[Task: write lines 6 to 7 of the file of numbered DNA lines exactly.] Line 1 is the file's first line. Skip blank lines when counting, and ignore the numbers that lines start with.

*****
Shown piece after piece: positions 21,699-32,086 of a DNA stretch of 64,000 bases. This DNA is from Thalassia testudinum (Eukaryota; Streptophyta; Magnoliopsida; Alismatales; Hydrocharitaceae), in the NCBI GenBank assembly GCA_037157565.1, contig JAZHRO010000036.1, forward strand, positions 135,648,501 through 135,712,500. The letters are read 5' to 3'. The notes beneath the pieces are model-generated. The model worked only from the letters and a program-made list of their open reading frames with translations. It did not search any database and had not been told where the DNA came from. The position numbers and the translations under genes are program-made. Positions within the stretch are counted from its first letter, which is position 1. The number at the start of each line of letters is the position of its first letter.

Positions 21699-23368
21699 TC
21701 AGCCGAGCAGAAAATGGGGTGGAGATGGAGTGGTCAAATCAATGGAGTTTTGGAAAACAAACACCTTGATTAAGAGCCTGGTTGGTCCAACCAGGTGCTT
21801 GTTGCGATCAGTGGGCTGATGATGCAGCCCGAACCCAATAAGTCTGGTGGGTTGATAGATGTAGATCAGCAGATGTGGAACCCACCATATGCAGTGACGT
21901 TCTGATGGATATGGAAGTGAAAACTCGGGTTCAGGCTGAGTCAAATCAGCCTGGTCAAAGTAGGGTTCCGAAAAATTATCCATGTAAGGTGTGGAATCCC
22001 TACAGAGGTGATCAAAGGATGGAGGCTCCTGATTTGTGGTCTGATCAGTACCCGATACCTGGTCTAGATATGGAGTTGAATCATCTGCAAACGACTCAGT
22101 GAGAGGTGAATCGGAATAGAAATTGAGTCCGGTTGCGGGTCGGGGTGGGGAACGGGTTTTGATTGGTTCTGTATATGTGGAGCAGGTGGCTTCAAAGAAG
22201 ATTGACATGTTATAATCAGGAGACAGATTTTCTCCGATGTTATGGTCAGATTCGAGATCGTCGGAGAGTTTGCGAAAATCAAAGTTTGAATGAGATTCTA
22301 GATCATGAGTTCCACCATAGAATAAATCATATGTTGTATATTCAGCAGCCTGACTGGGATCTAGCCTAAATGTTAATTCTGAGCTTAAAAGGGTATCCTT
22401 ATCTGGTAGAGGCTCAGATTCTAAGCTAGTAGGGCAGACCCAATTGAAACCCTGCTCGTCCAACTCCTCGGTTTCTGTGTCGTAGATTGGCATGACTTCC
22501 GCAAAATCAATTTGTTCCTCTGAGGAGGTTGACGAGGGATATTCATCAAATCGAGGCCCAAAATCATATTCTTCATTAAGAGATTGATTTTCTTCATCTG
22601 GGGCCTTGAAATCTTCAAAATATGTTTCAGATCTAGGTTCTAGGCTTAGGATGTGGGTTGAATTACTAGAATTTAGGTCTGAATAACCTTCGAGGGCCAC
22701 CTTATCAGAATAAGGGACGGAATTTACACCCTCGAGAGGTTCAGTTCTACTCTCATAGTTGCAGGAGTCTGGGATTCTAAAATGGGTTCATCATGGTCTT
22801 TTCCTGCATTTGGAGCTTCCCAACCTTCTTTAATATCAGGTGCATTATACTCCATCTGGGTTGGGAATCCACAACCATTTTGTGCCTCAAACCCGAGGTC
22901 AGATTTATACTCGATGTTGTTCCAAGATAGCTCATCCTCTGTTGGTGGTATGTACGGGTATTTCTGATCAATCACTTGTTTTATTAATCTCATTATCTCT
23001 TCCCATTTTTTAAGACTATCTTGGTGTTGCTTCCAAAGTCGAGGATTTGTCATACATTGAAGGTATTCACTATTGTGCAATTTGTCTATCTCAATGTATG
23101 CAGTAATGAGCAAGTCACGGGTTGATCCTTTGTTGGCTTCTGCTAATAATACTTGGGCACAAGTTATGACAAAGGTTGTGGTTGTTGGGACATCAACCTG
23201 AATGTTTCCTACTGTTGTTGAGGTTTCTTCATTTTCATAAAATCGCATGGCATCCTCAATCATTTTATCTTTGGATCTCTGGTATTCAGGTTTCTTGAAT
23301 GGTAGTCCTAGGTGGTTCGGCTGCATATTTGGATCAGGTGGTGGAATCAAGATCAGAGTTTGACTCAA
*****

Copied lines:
21901 TCTGATGGATATGGAAGTGAAAACTCGGGTTCAGGCTGAGTCAAATCAGCCTGGTCAAAGTAGGGTTCCGAAAAATTATCCATGTAAGGTGTGGAATCCC
22001 TACAGAGGTGATCAAAGGATGGAGGCTCCTGATTTGTGGTCTGATCAGTACCCGATACCTGGTCTAGATATGGAGTTGAATCATCTGCAAACGACTCAGT